Surf and Sand in a Coastal Mexican Hideaway
Nestled between the Sierra Madre mountains and the Mexican Riviera lies Troncones, a seaside village where visitors find the easy pace and welcoming spirit of a classic Mexican hideaway. With a population hovering around a mere 500 permanent residents, the town has magically maintained a pleasant sense of isolation. Intrepid travelers are drawn to Troncones, seeking the unspoiled and barefoot beach vibe that has diminished elsewhere along Mexico's coast as towns here grow increasingly popular. While removed from the busy resort scene, it still has enough unassuming hotels, tasty local restaurants and interesting activities to keep visitors comfortable.
Troncones' beach is just 3 miles long, but it's gained international acclaim among surfers. Locally, surfers seek out the breaks at Troncones Point and Manzanillo Bay. Adventurers looking for a true surfing safari use Troncones as a base camp for exploring the killer waves at La Saladita, known as the "Wave Machine," which is 20 minutes away. El Rancho is another good choice but, if possible, opt for the 30-minute boat ride over the hour-long drive over bumpy back roads.
Beyond surfing, visitors head to the sea for eco-tours and adventures. There's horseback riding on the beach and hiking in the Sierra Madre mountains. Costa Nativa Ecotours has native guides that are eager to educate visitors about the area's rich ecological treasures. Settle into a kayak for a trip through Capire's Estuary where pelicans and other birds look for lunch in the gentle waters. Stroll the beach looking for endangered sea turtles that emerge from the water to lay their eggs in the sand or join a turtle-watching boat ride on a local fisherman's panga boat.
After you've had your fill of fun in the water, revel in Mexico's true spirit with a hammock, a cold cerveza, a plate of tamales and a sunset view over the sea.
Troncones is about 20 miles north of the Ixtapa/Zihuatanejo International airport. The airport is served by a number of major carriers including US Airways, Delta Airlines, Aeroméxico and Continental Airlines amongst others.
Check with the hotel for the best transportation options. If you don't take a hotel shuttle, the best options are to take a taxi or rent a car at the airport. The ride from the airport to Troncones takes about 40 minutes.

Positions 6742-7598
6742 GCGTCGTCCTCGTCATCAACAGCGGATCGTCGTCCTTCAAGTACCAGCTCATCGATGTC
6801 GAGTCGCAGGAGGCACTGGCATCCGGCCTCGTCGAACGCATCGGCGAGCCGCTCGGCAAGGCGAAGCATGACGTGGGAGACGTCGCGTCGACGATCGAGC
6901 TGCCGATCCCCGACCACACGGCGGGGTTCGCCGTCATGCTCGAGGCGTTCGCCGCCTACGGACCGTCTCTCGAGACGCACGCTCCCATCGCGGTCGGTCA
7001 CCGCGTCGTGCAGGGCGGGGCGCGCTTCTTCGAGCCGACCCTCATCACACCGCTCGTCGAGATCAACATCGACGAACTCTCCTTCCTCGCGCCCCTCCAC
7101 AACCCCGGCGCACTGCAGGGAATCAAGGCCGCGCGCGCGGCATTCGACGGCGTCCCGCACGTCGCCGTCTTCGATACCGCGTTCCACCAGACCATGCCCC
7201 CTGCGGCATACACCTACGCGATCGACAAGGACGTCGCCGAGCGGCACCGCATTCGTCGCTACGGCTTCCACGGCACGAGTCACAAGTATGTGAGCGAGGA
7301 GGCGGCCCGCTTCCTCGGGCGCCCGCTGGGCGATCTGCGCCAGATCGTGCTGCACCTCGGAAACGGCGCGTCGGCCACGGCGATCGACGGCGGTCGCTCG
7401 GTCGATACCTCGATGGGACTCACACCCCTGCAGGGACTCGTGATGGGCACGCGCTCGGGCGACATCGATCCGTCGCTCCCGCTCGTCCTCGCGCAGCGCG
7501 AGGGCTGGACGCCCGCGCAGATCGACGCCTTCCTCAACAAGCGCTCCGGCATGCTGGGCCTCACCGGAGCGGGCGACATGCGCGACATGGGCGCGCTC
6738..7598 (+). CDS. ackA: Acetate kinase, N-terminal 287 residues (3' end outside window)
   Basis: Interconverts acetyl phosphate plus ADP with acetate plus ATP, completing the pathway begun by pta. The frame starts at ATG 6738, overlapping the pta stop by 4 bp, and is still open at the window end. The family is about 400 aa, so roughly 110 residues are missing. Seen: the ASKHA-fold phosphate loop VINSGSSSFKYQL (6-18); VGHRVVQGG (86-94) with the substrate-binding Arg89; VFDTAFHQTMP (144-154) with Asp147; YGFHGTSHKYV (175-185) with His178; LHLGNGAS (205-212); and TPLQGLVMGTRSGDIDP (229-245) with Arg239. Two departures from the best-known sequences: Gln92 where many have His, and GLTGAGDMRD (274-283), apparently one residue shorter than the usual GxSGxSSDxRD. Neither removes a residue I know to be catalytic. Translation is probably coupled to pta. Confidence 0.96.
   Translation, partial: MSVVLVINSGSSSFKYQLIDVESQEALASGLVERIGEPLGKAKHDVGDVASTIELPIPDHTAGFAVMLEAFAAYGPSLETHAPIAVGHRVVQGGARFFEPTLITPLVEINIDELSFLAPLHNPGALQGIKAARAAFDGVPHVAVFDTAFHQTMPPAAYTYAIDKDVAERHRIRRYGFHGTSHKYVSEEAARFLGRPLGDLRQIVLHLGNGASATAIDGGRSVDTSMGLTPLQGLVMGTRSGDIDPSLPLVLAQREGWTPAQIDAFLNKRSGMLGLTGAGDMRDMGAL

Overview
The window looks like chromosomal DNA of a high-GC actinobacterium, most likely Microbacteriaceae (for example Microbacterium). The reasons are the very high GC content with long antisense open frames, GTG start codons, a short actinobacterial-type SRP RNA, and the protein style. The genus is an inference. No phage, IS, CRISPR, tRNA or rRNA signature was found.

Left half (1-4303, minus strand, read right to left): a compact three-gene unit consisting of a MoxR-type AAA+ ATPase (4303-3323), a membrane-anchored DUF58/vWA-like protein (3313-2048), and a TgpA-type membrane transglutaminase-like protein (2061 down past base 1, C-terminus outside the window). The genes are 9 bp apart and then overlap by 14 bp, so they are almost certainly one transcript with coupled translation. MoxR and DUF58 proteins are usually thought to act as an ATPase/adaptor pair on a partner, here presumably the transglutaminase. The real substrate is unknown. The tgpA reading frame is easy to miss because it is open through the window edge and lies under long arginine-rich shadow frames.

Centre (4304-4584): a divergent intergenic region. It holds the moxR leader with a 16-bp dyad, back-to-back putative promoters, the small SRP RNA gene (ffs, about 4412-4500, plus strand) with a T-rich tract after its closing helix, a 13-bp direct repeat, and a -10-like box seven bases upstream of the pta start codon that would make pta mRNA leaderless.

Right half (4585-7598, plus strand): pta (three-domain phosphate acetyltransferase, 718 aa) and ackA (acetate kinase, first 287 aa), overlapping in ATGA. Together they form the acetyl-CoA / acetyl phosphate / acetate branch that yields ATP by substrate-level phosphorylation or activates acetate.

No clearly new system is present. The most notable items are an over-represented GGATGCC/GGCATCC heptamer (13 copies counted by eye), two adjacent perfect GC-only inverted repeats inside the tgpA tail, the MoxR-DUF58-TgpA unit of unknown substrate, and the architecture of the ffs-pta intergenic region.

Troncones boasts an average of 300 days of sunshine each year. During the high season -- from November to April -- the average temperature is generally between 85 and 95 degrees F. The rainy season runs from late June to early October when the days are hot and humid and the hotels are generally less expensive.
Many visitors choose to rent private villas, like the one at Casa de Oro, that are equipped with the essential comforts and easy access to the beach. Those travelers who prefer the hotel scene will find plenty of choices along the beach. The Inn at Manzanillo Bay has quiet beachfront bungalows along the Pacific Coast. The Quinta d'Liz offers simple bungalows perfect for travelers on a budget.
You'll find all of the Mexican classics at area restaurants including fresh guacamole, tacos and, of course, plenty of tequila. The region is known for its great fresh seafood, in particular huachinango, or local red snapper, served whole and filleted tableside. Other popular seafood choices include grilled lobster or octopus. Tamales are a local staple filled with chicken, pork or poblano peppers. The state of Guerrero is also noted for its pozole, a pork stew made with hominy.
While you are there
Hang 10 with surfing pros during a 5-day surf camp with ISA Mexico. The camp starts with fundamentals and surf etiquette and builds progressively to guide beginners in the techniques necessary to catch a wave. If you're can't commit to a 5-day program, ISA Mexico also hosts 1-day camps and private lessons.
Say Namaste to beachside yoga at Present Moment where guests are pampered with healing massages and group and private yoga classes in the peaceful yoga pavilion.
To fake that you've been there
Make your tequila-loving friends swoon with tales of the margaritas at the Inn at Manzanillo Bay made with Big Boy tequila, 100% blue agave aged in charred American oak.
Linking for a better trip
Additional helpful information about lodging, dining and activities can be found on the Troncones tourism website.